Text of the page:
I know that most of our students are excited to join after school activities, but we also know that our CD Students need extra support to understand social rules and relationships, that is typically not offered at a local park district or Andrew After School Activity. SSSRA provides wonderful experiences for our students, with the added needed support and care. In addition, part of your child's transition plan is to explore interests and strength areas. Joining a club, with the needed level of supports, would help them form focused and appropriate goals for future success.
I typically don't receive the magazines until after the registration deadline, but you can always go online to see the opportunities and stay in touch with SSSRA opportunities at: http://www.sssra.org/
Finally, this month, keep an eye out for the CD Program's staff supported after school activity: Bowling Club. We will stay after school for an hour and travel to Orland Bowl to bowl 6 times first semester and 6 times second semester. The cost is between $3-5 per game. More details to come!
Below is information regarding an opportunity to see Temple Grandin, a successful person with and advocate for Autism. Many of the CD staff have followed Temple's work and have seen her speak in public. It is a wonderful experience. The coordinator suggested that people attend the 3PM event and to park at the Enchanted Castle across the street. This event is expected to be quite popular, especially the 7PM presentation.
~Abby Kellermann, CD Social Worker
Here is the info:
This free program which will be presented on Wednesday, September 21st, at 3:00p.m. and repeated at 7:00p.m. at Glenbard East High School, 1014 S Main St. in Lombard is open to the public and requires no registration. Students are encouraged to attend.
The Glenbard Parent Series: (GPS) Navigating Healthy Families, will present Temple Grandin in a special event, Different Not Less: Different Kinds of Minds. Grandin comes to GPS to offer information, inspiration, and hope at presentations on Wednesday, Sept 21.
When one person learns that others may think and see the world differently, that insight can help the two of them work more effectively because different skills-sets can then complement each other. Some people are visual picture thinkers, others are pattern/math thinkers, and still others think mainly in words. Learn how these different kinds of minds can collaborate. Learn the extraordinary potential of people on the autism spectrum and how parents and educators can help those with autism, Asperger’s syndrome, and ADHD tap into their hidden abilities and unique strengths.
Temple Grandin, PhD is one of the most accomplished and well-known adults with autism in the world. Grandin has enjoyed numerous recognitions by the media, and her fascinating life with all its challenges and successes, was brought to the screen in an award winning film. Dr. Grandindidn't talk until she was three and a half years old, communicating her frustration instead by screaming and humming. In 1950, she was diagnosed with autism and her parents were told she should be institutionalized. Grandin developed her talents into a successful career as a livestock-handling equipment designer, one of very few in the world. She is an internationally acclaimed speaker on autism and has also written numerous books on autism and the humane treatment of animals. Time magazine named Dr. Grandin as one of the “100 Most Influential People in the World”.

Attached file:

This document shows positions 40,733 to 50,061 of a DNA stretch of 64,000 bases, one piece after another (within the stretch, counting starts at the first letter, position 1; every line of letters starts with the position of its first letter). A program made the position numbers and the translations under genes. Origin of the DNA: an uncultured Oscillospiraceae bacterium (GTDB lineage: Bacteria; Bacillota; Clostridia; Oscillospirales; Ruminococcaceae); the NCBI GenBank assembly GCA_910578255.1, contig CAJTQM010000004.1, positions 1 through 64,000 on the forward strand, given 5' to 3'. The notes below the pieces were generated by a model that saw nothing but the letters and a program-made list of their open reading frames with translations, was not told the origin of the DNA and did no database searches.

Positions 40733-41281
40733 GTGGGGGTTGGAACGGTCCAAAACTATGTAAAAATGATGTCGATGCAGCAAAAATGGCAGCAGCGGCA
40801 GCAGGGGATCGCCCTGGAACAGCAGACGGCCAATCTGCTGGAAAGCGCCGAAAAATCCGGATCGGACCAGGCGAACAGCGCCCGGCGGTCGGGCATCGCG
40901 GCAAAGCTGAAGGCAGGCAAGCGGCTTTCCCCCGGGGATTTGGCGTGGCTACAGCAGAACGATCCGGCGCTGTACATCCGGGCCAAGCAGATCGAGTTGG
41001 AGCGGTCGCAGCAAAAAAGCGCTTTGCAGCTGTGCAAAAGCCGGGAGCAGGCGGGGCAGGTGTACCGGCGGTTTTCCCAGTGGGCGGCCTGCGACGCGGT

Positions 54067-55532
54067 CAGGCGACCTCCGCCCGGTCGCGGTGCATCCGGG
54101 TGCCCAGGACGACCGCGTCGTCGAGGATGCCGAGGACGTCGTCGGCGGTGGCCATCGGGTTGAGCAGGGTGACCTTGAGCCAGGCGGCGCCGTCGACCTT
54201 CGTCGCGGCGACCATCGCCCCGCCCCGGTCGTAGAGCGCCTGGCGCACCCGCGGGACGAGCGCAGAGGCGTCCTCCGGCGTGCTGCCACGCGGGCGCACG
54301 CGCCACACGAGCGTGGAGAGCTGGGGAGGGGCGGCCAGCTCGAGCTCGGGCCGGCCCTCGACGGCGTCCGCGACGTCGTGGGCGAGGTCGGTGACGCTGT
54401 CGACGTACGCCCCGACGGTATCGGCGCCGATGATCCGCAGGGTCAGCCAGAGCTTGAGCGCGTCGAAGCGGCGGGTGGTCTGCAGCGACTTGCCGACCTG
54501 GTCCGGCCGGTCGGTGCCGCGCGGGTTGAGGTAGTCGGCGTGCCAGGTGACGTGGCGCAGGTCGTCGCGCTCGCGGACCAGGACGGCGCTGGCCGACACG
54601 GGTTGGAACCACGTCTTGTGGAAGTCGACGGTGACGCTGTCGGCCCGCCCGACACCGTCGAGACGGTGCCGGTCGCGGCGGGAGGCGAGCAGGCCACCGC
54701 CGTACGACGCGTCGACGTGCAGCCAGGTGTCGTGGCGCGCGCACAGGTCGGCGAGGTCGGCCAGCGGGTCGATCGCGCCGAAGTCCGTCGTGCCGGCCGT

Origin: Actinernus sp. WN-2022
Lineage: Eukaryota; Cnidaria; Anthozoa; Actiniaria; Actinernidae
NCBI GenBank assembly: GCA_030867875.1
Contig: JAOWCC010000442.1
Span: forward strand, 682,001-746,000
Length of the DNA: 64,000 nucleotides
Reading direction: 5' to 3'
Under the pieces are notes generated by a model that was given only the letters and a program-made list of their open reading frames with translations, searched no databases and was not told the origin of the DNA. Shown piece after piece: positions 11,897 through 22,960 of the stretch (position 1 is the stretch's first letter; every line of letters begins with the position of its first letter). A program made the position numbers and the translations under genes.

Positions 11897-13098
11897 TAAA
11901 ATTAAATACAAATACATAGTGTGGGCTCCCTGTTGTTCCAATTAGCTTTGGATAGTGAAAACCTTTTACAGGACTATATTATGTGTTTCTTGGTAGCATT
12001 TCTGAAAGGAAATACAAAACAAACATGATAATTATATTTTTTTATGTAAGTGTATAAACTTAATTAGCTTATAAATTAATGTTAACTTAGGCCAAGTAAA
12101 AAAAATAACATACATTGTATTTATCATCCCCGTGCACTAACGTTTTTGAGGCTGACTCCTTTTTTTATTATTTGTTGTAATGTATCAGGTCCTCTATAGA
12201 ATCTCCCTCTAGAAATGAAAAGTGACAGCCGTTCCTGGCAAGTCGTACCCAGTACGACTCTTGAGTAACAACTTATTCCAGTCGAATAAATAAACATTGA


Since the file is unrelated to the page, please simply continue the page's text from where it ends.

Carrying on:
Please plan to arrive early as seating is limited.
GPS is generously sponsored by the Cebrin Goodman Center, Cooperative Association for Special Education (CASE), College of DuPage, DuPage Medical Group, Emmy Gaffey Foundation and the Trust Company of Illinois.
For information regarding GPS programs, visit facebook.com/glenbardparentseries
The CD Program discussed the events of September 11th with the students on Friday. The discussion is presented in an educational, honest, but sensitive manner. Andrew H.S. has a video that will be shown to all of the second period Advisory classes on Monday, Sept. 12th. The CD program will also show this video. If you would like to see it, please go to the following https://www.youtube.com/watch?v=VReYpdNBxDM .
Have your son/daughter show their Andrew Pride and Patriotism!
“Once a T-Bolt, Always a T-Bolt” patriotic shirts are on sale now! Let's wear them on Friday, Sept 9th leading into the 15-year reflection of 9/11.
These are performance style black short sleeve shirts with logo on the front. Shirts are $15 and are limited in sizes and quantities.
If you want your son/daughter to purchase one, have them bring in $15 cash. Also, please talk to your son/daughter about the size they are. A great strategy is to have them look in their closet at their other shirts.
You may email your case manager, so that they are aware and can support, if needed.